Thursday, August 26, 2010

What floats my boat...

When you head off overseas, whether for a holiday or to live for a while, you soon find lots of things are different.

After all, if you wanted to see the same old same old, you'd stay at home.

Some different is fantastic (the doctors here make home visits? Awesome!) while other different is not so fantastic. Like the fact that the public loo at Sault is a squat toilet. Have you ever tried getting a 4 year old girl to use a squat toilet? Take lots of wipes.

I want to document the different for future reminiscing so I'm going to have a little 'what floats my boat' feature from time to time. I may also document some of the not-so-great different at some stage, so I don't get too depressed on my return to Australia. Rest assured there will be no photos of trying to get a 4 year old girl to use a squat toilet in Sault. I couldn't give up a hand to hold the camera.

So, what's floated my boat lately? That thing we all think of when we think of France - food. Specifically, cheese.

We'd received a tip-off about a cheese made in our area, so when I saw a specimen at the local charcuterie I brought it home.

I just love the way they wrap everything in this paper.

Here she is - unpasturised goat's milk cheese wrapped in chestnut leaves and tied off with rafia.
Oh yeah.


The cheese is called Banon - the same as the town where this little package of loveliness is made.

Undressing the cheese.

It was at this stage I noticed the cheese was what an uneducated, unFrench nose would call a bit whiffy, but nothing bad enough to turn me off my course. 

Especially when just the act of lifting the cheese clear of the leaves caused this to happen. 
I knew this was going to be good.


I then had to cut the cheese into four portions as we had guests and I'd foolishly decided to share it with them. I'll know better next time.

I had to move quickly as that baby was ripe and would not be contained!


What does one serve with Banon? I have no idea, but I went for fresh figs wrapped in parma ham slices, drizzled with balsamic vinegar and olive oil.

Can I just say this was sooooo good. The cheese was mild and creamy, but not heavy in the slightest. I know that my piece disappeared far, far too quickly. It must be said that the figs were also perfect.


Lucky there isn't one in the house right now because after seeing these photos again, it would be toast.

Saturday, August 21, 2010

Australia Votes

It's already tomorrow in Australia, and tomorrow is a federal election.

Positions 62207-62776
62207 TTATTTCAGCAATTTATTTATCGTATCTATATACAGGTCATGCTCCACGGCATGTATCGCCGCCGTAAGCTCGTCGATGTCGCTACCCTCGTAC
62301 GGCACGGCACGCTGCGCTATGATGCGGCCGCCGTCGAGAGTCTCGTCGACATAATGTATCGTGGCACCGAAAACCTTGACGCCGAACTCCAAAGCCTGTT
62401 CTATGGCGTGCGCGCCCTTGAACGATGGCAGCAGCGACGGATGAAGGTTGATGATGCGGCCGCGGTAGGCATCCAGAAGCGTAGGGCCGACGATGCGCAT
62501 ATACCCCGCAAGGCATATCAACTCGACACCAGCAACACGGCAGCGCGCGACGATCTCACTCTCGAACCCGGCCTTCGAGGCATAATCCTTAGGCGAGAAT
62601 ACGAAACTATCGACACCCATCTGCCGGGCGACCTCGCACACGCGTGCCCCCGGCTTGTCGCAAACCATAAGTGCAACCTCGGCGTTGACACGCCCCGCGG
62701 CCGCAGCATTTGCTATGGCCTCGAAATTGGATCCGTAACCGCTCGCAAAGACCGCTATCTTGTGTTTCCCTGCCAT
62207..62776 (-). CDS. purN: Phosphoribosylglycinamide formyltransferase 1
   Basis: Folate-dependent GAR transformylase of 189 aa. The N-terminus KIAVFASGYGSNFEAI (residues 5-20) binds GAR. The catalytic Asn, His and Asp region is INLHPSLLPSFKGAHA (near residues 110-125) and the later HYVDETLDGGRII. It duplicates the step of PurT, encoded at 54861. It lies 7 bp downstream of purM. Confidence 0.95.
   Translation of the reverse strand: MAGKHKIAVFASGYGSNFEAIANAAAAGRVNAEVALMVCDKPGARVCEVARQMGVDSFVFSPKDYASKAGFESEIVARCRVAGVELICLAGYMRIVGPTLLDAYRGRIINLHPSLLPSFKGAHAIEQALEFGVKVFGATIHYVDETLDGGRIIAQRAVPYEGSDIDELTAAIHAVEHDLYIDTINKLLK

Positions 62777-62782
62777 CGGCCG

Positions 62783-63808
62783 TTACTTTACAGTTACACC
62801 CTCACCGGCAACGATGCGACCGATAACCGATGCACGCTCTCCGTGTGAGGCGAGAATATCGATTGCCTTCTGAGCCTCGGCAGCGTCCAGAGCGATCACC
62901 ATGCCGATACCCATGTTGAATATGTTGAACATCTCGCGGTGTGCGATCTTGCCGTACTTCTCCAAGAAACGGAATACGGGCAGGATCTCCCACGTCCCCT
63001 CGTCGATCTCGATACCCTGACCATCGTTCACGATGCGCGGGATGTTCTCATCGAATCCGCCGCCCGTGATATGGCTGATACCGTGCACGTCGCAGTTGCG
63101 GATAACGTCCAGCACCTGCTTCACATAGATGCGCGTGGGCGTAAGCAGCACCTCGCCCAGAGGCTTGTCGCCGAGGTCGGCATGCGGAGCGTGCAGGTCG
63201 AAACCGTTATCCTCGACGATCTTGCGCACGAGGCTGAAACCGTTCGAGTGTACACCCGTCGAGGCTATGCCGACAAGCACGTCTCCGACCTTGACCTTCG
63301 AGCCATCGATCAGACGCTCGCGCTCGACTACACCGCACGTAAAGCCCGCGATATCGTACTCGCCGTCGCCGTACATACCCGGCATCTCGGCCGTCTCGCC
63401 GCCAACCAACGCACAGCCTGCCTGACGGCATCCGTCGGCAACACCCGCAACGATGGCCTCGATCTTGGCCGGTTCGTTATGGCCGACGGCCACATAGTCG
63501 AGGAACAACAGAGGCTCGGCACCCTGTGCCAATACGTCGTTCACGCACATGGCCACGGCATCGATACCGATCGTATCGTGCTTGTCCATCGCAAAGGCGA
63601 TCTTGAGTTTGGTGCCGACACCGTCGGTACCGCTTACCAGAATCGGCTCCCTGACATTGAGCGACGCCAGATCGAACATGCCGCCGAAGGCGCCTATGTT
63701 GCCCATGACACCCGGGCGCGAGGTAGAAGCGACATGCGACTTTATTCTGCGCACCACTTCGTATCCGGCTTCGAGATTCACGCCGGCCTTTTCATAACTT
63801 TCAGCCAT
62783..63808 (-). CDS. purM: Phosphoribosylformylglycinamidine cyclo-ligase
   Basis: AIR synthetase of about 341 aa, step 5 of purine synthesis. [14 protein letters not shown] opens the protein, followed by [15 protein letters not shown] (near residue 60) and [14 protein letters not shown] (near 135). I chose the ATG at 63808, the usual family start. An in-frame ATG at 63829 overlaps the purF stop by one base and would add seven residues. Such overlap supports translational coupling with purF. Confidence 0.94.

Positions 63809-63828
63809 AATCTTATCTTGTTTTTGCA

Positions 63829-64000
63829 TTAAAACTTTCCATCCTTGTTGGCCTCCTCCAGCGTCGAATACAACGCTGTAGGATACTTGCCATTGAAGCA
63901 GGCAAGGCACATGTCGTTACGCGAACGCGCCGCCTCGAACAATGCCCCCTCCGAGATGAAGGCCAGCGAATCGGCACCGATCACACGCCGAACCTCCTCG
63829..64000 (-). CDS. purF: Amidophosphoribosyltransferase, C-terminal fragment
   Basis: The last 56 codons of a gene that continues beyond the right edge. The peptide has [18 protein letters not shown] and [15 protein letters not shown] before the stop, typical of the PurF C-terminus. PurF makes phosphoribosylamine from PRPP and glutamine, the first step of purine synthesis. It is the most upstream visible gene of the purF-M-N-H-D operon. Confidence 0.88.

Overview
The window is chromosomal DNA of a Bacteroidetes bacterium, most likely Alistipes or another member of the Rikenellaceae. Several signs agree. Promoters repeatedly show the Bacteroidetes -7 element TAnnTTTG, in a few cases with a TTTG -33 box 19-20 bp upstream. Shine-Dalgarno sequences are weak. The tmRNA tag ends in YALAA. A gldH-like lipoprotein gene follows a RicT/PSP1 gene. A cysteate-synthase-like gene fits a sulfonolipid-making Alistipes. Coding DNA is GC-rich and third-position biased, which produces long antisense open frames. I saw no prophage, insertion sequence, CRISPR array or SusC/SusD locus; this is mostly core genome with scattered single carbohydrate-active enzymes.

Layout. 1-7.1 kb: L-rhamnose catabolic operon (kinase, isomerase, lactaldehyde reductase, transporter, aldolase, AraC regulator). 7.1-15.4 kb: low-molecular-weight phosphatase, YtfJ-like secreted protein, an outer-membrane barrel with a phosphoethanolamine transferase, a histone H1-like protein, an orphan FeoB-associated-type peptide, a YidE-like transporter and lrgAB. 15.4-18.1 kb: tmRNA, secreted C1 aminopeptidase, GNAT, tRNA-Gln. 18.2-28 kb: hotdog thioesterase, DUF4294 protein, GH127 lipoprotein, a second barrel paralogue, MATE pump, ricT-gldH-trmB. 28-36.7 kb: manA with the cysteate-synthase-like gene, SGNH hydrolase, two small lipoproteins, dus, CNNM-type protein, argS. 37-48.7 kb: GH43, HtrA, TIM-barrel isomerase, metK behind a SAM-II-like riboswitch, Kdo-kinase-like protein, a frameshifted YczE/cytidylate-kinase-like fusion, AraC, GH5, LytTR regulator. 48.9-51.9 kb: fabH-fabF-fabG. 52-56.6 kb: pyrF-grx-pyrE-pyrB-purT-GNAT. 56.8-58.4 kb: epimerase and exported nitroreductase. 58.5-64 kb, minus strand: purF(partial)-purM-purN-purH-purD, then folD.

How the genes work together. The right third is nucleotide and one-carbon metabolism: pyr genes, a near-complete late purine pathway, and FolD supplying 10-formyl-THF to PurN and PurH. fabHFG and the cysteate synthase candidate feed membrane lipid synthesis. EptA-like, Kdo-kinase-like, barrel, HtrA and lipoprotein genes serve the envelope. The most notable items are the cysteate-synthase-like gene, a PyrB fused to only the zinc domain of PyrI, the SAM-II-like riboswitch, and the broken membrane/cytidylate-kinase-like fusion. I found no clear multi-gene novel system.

Australian politics have been crazy of late (well, crazy for Australia) and this election will either keep the recently appointed Julia Gillard in place or elect the Coalition.


Given we are overseas we elected to vote by post. Our votes have already been counted in Paris and we wait along with the rest of nation to see what the outcome will be.

Living in France we are a bit out of touch with the minor parties vying for seats. It wasn't until I saw the ballot sheet that I realised how out of touch.


The Australian Sex Party? 

Really? Wow.

We have also missed all the hype over protest votes, but even an uninformed expat can see how juvenile this route is. As Amy from Badskirt has written, if you chose to cast a empty ballot paper in protest of the choices offered you are giving up on the nation. No matter how many blank ballots are received, a party will still be elected - will it be the 'bad' party or the 'even worse' party (media words, not my own)? Your lack of vote will contribute by allowing another vote to go uncontested.  Even if it is a 'better of two evils' vote, cast it.

So to recap: pull on your big girl panties, Australia, and vote.

All grown-ups do it and you want to make yours count.

Friday, August 20, 2010

Oh My Lourdes

The final installment of our summer holiday in the Pyrenees.

Lourdes. We went there. It rained.

The main chapel at Lourdes.


Inside the chapel, well, it was breathtaking.


This artwork looked like paintwork from afar.


But it was actually all mosaic.



This really looks like a painting:


But when you look closer, you can see the mosaic detail. The workmanship is incredible, the detailed piecing and shading of the picture - look at the rays radiating from Jesus' halo. I can only imagine how long these pieces took to finish.